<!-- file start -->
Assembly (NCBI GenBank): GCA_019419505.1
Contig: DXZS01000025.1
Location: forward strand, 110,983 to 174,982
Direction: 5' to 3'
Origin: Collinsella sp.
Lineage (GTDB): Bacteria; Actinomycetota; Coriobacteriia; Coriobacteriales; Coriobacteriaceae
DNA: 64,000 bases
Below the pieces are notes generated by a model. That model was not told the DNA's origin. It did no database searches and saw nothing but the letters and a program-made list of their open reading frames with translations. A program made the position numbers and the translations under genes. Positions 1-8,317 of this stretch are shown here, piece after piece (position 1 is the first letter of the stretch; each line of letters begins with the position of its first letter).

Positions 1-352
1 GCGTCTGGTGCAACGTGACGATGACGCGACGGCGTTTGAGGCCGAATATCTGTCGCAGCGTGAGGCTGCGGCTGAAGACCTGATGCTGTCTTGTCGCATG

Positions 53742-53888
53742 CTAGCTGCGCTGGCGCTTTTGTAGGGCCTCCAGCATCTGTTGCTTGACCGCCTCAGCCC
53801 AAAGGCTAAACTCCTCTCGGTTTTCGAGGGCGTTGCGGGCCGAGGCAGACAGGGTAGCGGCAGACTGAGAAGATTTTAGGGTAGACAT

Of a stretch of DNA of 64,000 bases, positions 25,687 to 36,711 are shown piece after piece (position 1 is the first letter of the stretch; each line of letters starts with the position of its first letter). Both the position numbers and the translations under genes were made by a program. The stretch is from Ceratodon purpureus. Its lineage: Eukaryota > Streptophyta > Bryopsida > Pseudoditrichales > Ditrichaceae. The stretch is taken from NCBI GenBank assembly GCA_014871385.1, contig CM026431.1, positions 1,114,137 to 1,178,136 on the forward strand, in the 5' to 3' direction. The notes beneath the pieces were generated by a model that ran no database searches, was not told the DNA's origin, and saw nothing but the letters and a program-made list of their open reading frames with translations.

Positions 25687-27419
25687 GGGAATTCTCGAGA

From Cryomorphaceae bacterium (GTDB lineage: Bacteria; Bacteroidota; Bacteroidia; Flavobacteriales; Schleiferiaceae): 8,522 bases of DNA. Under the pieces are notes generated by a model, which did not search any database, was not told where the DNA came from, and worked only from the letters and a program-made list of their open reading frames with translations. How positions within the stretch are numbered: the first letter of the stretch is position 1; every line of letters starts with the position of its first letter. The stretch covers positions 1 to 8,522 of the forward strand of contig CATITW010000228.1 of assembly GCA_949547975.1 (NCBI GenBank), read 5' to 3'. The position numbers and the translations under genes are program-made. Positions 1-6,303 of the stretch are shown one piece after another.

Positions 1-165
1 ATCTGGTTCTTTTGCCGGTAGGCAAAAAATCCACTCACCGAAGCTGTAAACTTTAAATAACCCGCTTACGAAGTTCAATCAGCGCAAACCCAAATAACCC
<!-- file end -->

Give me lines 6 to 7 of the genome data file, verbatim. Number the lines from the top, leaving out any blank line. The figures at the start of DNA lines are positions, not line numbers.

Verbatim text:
Lineage (GTDB): Bacteria; Actinomycetota; Coriobacteriia; Coriobacteriales; Coriobacteriaceae
DNA: 64,000 bases